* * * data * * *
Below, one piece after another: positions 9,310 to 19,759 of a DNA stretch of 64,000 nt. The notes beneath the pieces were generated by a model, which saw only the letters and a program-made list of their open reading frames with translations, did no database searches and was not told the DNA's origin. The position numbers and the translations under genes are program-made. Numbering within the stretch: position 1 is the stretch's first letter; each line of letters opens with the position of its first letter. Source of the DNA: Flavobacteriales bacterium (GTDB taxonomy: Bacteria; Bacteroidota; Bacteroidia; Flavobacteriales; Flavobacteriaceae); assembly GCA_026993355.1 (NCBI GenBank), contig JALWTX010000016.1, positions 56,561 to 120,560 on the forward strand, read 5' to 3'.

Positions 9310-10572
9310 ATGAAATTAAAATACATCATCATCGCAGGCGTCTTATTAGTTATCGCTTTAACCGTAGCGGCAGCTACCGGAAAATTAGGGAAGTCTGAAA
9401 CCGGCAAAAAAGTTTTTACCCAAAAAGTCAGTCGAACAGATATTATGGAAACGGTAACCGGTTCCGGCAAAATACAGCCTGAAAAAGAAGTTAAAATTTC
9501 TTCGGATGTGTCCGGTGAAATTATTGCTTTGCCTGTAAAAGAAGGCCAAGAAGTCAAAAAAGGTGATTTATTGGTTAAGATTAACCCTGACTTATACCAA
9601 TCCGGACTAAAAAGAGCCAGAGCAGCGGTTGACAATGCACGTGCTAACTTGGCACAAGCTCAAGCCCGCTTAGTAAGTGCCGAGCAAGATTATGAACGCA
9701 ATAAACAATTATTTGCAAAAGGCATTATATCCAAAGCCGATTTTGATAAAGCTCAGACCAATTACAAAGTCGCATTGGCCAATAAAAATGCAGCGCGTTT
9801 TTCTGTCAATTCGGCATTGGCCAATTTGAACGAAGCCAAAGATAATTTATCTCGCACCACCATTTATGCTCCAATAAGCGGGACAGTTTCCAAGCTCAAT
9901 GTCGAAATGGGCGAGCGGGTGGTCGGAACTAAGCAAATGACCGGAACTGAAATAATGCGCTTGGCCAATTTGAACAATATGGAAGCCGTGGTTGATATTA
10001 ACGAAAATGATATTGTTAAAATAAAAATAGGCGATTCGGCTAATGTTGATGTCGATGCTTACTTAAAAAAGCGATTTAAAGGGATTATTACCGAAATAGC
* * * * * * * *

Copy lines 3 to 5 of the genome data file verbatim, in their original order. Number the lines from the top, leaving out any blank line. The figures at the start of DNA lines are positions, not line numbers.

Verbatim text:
9310 ATGAAATTAAAATACATCATCATCGCAGGCGTCTTATTAGTTATCGCTTTAACCGTAGCGGCAGCTACCGGAAAATTAGGGAAGTCTGAAA
9401 CCGGCAAAAAAGTTTTTACCCAAAAAGTCAGTCGAACAGATATTATGGAAACGGTAACCGGTTCCGGCAAAATACAGCCTGAAAAAGAAGTTAAAATTTC
9501 TTCGGATGTGTCCGGTGAAATTATTGCTTTGCCTGTAAAAGAAGGCCAAGAAGTCAAAAAAGGTGATTTATTGGTTAAGATTAACCCTGACTTATACCAA